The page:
"It was a very peaceful demonstration, no provocation on the part of the demonstrators, and all of a sudden we started hearing gunshots and the military police started attacking the demonstrations with sticks and belts and firing at them. And then we saw two armoured vehicles chasing down the (inaudible), in front of the TV building at an unbelievable speed in the middle of the demonstrators and running them over, literally running them over."
Christians, who make up about 10 per cent of Egypt's 85 million people, blame the ruling military council for being too lenient on those behind a spate of anti-Christian attacks since Mubarak's ouster. The chaotic power transition has left a security vacuum, and the Coptic Christian minority is particularly worried about a show of force by ultraconservative Islamists, known as Salafis.
In recent weeks, riots have broken out at two churches in southern Egypt, prompted by Muslim crowds angry over church construction. One riot broke out near the city of Aswan, even after church officials agreed to a demand by ultraconservative Muslims known as Salafis that a cross and bells be removed from the building.
Aswan's governor, Gen. Mustafa Kamel al-Sayyed, further raised tensions by suggesting to the media that the church construction was illegal.
Christian protesters are demanding the ouster of the governor, reconstruction of the church, compensation for people whose houses were set on fire and prosecution of those behind the riots and attacks on the church.
Sunday's violence will likely prompt the military to further tighten its grip on power.
The ruling military council led by Field Marshal Hussein Tantawi, defence minister of 20 years under Mubarak's former regime, took over after the 18-day popular uprising forced Mubarak to step down. The military initially pledged to hand back power to a civilian administration in six months, but that deadline has passed, with parliamentary elections now scheduled to start in late November.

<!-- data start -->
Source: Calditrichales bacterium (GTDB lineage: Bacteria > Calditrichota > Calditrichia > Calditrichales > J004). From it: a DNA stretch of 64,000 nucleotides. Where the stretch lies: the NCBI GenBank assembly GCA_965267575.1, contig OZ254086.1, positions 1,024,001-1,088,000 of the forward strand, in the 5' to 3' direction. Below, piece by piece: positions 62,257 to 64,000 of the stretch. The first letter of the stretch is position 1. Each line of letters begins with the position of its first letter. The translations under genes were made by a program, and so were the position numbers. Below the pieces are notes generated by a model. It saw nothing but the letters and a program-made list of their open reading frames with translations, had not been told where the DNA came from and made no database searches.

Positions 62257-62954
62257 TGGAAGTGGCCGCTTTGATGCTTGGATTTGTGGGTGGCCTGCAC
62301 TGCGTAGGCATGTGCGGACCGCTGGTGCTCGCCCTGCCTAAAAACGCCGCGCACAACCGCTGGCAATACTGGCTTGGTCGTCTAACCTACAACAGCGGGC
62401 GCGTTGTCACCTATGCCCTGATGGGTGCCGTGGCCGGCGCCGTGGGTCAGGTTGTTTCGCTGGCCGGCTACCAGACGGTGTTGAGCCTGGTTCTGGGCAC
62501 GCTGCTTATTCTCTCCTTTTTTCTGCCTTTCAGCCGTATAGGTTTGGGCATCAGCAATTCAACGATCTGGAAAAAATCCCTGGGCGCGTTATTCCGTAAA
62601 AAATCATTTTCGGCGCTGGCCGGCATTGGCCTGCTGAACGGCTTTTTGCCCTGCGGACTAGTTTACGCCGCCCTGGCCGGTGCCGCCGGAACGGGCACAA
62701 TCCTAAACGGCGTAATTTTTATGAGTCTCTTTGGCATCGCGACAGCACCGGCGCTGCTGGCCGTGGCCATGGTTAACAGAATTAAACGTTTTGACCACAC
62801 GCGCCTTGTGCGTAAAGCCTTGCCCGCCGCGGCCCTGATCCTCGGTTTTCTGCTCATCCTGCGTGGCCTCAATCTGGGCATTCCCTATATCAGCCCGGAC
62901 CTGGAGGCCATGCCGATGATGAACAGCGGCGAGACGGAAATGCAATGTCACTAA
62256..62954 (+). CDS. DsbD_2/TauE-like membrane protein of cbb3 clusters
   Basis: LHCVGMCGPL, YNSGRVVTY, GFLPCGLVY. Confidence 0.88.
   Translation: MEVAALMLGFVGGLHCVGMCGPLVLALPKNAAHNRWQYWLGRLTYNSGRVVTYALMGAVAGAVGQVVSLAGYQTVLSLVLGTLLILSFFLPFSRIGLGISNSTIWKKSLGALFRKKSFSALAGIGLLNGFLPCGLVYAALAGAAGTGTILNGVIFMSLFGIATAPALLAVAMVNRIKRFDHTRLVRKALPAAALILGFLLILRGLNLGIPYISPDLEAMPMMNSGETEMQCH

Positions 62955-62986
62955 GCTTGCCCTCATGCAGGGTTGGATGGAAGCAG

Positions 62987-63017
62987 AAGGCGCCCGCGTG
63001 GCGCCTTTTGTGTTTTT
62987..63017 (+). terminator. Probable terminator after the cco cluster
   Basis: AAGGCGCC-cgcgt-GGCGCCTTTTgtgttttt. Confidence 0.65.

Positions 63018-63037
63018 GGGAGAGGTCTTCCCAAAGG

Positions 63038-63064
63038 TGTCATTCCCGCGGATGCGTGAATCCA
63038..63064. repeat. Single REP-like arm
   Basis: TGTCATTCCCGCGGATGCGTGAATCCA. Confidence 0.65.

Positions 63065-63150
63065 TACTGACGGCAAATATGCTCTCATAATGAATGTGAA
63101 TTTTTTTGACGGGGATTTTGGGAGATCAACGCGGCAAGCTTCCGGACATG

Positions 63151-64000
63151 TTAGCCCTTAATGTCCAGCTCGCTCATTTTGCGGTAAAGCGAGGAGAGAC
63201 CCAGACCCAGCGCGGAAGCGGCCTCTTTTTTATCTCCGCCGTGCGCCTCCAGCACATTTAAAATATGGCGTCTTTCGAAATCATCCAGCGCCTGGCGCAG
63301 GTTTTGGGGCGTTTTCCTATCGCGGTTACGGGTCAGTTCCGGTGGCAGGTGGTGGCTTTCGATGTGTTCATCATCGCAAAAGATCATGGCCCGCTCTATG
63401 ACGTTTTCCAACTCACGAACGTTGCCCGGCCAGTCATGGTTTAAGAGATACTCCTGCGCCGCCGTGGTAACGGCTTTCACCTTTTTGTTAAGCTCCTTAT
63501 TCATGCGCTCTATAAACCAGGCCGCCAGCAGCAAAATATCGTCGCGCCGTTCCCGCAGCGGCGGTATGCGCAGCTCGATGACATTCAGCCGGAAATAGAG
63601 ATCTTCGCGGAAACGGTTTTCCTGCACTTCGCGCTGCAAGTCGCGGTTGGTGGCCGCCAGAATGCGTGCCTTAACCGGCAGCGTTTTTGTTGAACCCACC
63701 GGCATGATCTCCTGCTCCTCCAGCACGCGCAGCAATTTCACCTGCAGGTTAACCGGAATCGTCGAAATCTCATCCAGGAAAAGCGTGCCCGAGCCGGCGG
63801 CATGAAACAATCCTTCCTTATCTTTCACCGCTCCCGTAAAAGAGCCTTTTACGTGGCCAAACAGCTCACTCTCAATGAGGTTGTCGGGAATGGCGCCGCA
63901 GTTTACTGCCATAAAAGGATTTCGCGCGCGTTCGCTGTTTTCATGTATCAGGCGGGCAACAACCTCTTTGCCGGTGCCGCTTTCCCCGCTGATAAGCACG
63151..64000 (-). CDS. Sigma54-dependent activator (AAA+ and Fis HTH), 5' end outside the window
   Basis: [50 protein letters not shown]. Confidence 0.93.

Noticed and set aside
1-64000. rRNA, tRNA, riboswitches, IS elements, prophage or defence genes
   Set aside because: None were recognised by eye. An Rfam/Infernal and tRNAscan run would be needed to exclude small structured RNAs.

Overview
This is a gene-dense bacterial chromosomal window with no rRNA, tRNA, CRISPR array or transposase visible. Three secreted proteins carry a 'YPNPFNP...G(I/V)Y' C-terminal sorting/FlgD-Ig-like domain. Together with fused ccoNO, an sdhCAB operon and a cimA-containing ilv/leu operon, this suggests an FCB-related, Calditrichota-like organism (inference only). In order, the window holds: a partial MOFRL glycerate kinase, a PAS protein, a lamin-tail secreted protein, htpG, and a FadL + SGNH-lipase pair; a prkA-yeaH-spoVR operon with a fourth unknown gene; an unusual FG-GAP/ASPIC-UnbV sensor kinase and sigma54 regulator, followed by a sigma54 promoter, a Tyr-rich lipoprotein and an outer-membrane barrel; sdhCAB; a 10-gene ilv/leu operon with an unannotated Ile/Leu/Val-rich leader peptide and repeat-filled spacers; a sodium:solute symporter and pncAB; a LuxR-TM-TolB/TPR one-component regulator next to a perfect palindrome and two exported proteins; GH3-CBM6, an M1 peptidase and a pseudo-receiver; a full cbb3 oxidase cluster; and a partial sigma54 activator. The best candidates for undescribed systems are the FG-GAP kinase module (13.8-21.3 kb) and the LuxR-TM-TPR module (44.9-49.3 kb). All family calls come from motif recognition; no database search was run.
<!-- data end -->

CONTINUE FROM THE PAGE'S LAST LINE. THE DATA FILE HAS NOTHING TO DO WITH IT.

"The government first said this was a foreign conspiracy and there are spies. Then there was another report from the government saying the Coptic Christians attacked the military officers and took their guns and started using them against the other officers, and that's how three officers ended up dead. The Coptic Christians said this didn't happen, that this was a peaceful march until the military started running them over with their vehicles."
— freelance reporter Marwa Rakha, reporting Monday from Cairo
According to a timetable floated by the generals, presidential elections could be held late next year.
Already, the military council said it had no intention to lift the widely hated emergency laws in place since Mubarak first took office in 1981.
Tension has been growing between the military and the youth groups that engineered the uprising, with activists blaming the generals for mishandling the transition period, human rights violations and driving a wedge between them and ordinary Egyptians.
"The army incites sedition to remain in power," said Mariam Ayoub, a relative of a slain Christian protester, Michael Mosaad, as she stood outside the Coptic hospital. "They tell all of us that this is what happens without emergency laws."
State television said authorities stepped up security at vital installations in anticipation of renewed unrest, deploying additional troops outside parliament and the Cabinet. Riot police were also stationed outside the Coptic hospital. Funeral services were planned in the afternoon at the main Coptic Cathedral in Cairo.
State television openly sides with army
The clashes on Sunday night did not appear to be exclusively sectarian.
State TV, which has been growing increasingly loyal to the military, appealed on "honourable" Egyptians to protect the army against attacks as news spread of clashes between the Christian protesters and the troops outside the TV building.
Soon afterward, bands of young men armed with sticks, rocks, swords and firebombs began to roam central Cairo, attacking Christians. Troops and riot police did not intervene to stop the attacks on Christians.
Throughout the night, the station cast the Christian protesters as a violent mob attacking the army and public property. At one point, Information Minister Osama Heikal went on the air to deny that the station's coverage had a sectarian slant, but acknowledged that its presenters acted "emotionally."
The military council ordered the Cabinet to investigate the violence and pledged measures to safeguard Egypt's security.